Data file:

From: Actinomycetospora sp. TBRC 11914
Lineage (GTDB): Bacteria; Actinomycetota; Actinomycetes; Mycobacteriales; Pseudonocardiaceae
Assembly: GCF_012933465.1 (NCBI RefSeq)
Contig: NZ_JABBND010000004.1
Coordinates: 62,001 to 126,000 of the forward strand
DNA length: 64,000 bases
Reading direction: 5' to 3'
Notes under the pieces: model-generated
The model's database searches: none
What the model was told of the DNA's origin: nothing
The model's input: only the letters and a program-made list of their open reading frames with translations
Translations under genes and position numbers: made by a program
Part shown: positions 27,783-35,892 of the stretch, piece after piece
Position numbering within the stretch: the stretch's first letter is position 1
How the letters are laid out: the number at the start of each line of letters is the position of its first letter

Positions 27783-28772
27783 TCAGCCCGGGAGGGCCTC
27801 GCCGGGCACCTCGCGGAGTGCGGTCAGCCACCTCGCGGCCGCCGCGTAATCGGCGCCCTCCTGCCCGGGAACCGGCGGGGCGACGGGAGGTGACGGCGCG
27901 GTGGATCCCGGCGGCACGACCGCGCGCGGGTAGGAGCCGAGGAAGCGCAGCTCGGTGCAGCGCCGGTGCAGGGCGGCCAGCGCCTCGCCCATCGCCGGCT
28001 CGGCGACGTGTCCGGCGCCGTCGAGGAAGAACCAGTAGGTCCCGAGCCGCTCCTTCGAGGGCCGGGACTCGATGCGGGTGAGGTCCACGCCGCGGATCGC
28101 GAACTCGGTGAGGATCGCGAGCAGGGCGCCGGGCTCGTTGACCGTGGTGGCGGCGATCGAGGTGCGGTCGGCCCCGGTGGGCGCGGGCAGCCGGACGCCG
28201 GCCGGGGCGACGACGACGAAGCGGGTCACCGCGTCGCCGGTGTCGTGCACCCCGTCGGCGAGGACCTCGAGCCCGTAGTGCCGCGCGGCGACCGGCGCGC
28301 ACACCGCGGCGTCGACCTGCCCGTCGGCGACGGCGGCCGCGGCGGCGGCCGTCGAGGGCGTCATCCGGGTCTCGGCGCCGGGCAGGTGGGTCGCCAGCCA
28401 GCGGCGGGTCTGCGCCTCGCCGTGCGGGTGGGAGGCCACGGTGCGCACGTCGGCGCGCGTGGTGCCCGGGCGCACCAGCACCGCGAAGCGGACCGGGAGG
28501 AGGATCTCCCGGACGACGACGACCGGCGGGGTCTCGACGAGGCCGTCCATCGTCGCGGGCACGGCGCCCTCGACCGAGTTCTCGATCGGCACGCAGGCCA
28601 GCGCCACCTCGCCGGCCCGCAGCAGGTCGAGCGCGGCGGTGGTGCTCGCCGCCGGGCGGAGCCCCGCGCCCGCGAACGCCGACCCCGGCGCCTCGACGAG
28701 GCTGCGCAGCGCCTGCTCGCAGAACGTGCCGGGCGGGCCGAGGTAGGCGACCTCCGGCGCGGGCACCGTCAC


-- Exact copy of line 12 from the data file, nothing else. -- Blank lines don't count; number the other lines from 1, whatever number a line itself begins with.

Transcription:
Translations under genes and position numbers: made by a program